We’re lucky in this region to have a strong regional consensus on the benefits of bikesharing. It’s not just something that DC and Arlington do, which the suburbs grudgingly ignore. Alexandria and Montgomery take part. Fairfax and Prince George’s soon will. It’s a regional network that benefits everyone, and everyone has a stake in its success.

So it’s OK to spread stations out into distinct clusters in multiple jurisdictions, or even multiple wards of the same jurisdiction. But within each cluster, a large number of small stations is better than a handful of large ones.

There’s a catch

If smaller stations are better, why does Capital Bikeshare expand existing ones so often, rather than pour those resources into new station locations?

Simple: Because that would cost more.

Bikeshare stations are prefabricated. They come in basically three components: The kiosk section with the map and credit card terminal, snap-on docks, and the bikes themselves.

Each individual bikeshare station needs all three components, including the kiosk section. But expanding an existing station only takes more docks and more bikes, no kiosk. Thus, by expanding existing stations, CaBi reduces the need to buy expensive kiosk components. They can put out slightly more bikes and more docks with fewer, bigger stations.

Peak capacity versus peak access

Maximizing the number of bikes and docks is important too. The key question is whether it’s more important for a bikeshare agency to maximize peak capacity or peak access.

Putting out the most possible docks and bikes at a smaller number of stations makes the system more useful for rush hour commuters, but less useful for other trips. On the flip side, a system with slightly fewer docks but more stations would be less convenient for commuters, but would put more of the city within reach of a station.

Different bikeshare systems might rightly prioritize different expansion models at different times. But Capital Bikeshare is one of the more commute-oriented large systems in the world. It may be time to think about maximizing infill.

 Cross-posted at Greater Greater Washington.
 
 
 

December 4th, 2014 | Permalink | {num}Comments
Tags: bike, proposal, transportation



If we build cities in space, this is what they’ll look like

These stills from the four minute film Wanderers beautifully show what human civilization might look like with colonies on Mars, in the asteroid belt, and on the moons of Jupiter, Saturn, and Uranus.


Cities on Saturn’s moon Iapetus. All images from Erik Wernquist’s Wanderers.

Though stunning, these images are not mere fantasies. They’re based on real scientific ideas about what a spacegoing civilization would likely look like, given foreseeable future technology.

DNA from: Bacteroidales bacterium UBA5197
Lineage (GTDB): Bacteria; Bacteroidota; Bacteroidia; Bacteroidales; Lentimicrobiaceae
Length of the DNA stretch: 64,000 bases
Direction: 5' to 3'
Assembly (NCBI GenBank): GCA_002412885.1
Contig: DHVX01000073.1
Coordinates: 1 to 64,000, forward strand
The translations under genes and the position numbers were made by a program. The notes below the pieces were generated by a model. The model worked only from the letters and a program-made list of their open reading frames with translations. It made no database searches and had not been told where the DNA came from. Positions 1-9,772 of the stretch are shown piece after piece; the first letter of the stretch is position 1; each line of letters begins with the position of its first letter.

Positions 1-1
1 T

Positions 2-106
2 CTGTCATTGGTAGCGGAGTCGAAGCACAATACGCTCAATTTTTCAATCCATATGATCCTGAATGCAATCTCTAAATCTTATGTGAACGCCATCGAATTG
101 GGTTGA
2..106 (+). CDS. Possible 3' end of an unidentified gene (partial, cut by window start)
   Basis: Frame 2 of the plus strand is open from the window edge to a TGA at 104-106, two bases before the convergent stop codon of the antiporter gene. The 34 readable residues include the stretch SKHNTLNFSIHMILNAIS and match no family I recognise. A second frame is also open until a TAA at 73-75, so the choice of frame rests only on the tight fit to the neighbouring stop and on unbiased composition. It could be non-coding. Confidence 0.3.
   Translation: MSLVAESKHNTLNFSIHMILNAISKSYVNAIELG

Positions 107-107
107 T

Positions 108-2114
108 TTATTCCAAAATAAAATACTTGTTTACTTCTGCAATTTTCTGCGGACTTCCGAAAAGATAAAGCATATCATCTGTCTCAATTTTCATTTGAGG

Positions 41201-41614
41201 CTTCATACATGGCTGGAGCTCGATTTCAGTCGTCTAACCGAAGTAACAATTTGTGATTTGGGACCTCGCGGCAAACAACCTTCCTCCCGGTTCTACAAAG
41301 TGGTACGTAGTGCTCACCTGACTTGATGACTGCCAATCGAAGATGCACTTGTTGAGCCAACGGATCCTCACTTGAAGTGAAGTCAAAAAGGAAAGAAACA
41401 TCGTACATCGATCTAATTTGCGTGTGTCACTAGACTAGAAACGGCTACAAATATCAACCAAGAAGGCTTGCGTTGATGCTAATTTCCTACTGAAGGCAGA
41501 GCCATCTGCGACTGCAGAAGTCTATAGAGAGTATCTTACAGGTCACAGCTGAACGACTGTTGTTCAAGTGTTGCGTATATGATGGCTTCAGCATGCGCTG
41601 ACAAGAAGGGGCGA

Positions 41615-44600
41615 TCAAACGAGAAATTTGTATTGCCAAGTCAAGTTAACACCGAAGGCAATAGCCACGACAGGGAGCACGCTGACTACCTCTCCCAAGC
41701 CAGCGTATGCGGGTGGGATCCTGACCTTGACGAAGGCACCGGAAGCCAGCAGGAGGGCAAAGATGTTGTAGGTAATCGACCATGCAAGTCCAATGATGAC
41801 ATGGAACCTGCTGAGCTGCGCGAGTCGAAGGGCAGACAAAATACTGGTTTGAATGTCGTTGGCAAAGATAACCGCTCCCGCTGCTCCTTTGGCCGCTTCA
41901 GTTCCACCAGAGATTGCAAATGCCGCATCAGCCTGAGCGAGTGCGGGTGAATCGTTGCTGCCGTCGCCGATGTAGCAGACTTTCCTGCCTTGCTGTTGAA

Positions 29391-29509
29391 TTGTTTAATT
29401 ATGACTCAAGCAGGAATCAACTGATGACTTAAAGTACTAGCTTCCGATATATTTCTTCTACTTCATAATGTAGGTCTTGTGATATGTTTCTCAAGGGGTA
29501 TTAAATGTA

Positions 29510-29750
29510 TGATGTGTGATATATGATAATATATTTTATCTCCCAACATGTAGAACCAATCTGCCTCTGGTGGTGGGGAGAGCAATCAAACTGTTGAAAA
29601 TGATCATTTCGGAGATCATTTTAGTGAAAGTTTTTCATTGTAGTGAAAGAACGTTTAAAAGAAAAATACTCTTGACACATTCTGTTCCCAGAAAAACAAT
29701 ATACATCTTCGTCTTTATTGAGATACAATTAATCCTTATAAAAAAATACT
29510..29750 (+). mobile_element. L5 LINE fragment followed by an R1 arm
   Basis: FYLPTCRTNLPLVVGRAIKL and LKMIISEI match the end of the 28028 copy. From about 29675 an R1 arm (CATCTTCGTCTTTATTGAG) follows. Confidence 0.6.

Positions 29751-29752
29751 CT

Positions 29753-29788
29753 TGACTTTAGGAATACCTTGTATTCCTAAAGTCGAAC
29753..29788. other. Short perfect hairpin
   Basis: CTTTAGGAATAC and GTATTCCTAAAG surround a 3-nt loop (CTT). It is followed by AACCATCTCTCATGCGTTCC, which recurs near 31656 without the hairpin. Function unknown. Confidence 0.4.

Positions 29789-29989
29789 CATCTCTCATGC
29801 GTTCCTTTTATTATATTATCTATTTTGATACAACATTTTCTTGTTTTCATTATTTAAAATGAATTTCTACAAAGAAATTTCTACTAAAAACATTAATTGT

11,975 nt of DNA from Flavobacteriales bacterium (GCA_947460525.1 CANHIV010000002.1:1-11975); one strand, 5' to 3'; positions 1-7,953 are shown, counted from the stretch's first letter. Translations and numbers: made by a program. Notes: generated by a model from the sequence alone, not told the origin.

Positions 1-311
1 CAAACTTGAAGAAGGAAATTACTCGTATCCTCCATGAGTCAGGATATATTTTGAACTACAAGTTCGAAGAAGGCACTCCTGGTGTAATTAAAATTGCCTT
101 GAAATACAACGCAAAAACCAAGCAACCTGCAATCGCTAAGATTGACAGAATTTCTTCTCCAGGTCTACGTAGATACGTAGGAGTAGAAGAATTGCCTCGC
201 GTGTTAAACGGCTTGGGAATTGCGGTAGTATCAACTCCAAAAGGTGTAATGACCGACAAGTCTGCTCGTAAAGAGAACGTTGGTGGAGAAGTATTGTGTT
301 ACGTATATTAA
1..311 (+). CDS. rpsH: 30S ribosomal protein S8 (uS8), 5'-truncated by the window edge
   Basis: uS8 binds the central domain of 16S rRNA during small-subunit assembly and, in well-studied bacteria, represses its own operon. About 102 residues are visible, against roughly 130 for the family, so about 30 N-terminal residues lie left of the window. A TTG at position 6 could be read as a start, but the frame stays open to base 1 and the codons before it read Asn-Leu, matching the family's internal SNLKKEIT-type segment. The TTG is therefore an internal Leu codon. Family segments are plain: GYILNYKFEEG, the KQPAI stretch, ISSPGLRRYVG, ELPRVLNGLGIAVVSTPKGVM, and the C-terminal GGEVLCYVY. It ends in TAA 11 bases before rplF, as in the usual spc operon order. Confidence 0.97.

The film is by Swedish artist Erik Wernquist, who draws inspiration from hard sci-fi author Kim Stanley Robinson’s Red Mars trilogy, as well as his novel 2312.

The first image, above, shows a series of domed settlements on Saturn’s icy moon Iapetus. Iapetus has a giant equatorial ridge that runs around the entire moon like an actual physical equator. The views of ringed Saturn from atop Iapetus’ ridge would be among the most dazzling in the solar system.


Bird suit fliers on Titan.

This second image shows another moon of Saturn, Titan, where the human-powered transportation equivalent to bicycling would be a bird suit.

Titan is larger than the planet Mercury, has rivers and oceans of liquid methane, and an atmosphere thicker than Earth’s. Its combination of thick atmosphere and low gravity would make it possible for humans to fly using nothing but strapped-on wings.


“Terraruim” colony, from a hollowed cylindrical asteroid.

This third image shows an O’Neill cylinder colony, or what Wernquist and Robinson call a “terrarium.” It’s a cylindrical hollowed out asteroid that astronauts have filled with an atmosphere and terraformed with a habitable landscape.

That may seem like a lot of effort, but for a spacegoing civilization asteroids offer many advantages, especially for transportation purposes. Their extremely low gravity makes launches and landings much easier than any planet or moon, while they still have enough raw materials to mine and export.


Martian space elevator.

This last image shows a space elevator ferrying people and goods between orbit and a brightly lit metropolis on the surface of Mars.

Space elevators would have to be tens of thousands of miles long, but would negate the need for expensive chemical rockets, making space vastly easier and cheaper to access.

They’re exactly the sort of revolutionary transportation system that could completely change how humanity organizes itself. Prosperous port cities would be sure to form at the base of any elevators ever built, like futuristic New Yorks at the mouth of a celestial Hudson River.

Amazingly, space elevators are not that far-fetched. Scientists understand elevators’ physics well enough that they may be buildable within the next century.

Be sure to watch the four-minute film, and check out Wernquist’s gallery for more of these beautiful images.

 Cross-posted at Greater Greater Washington.
 
 
 

December 2nd, 2014 | Permalink | {num}Comments
Tags: fun, master planning, proposal, transportation



Visible progress on the Crystal City transitway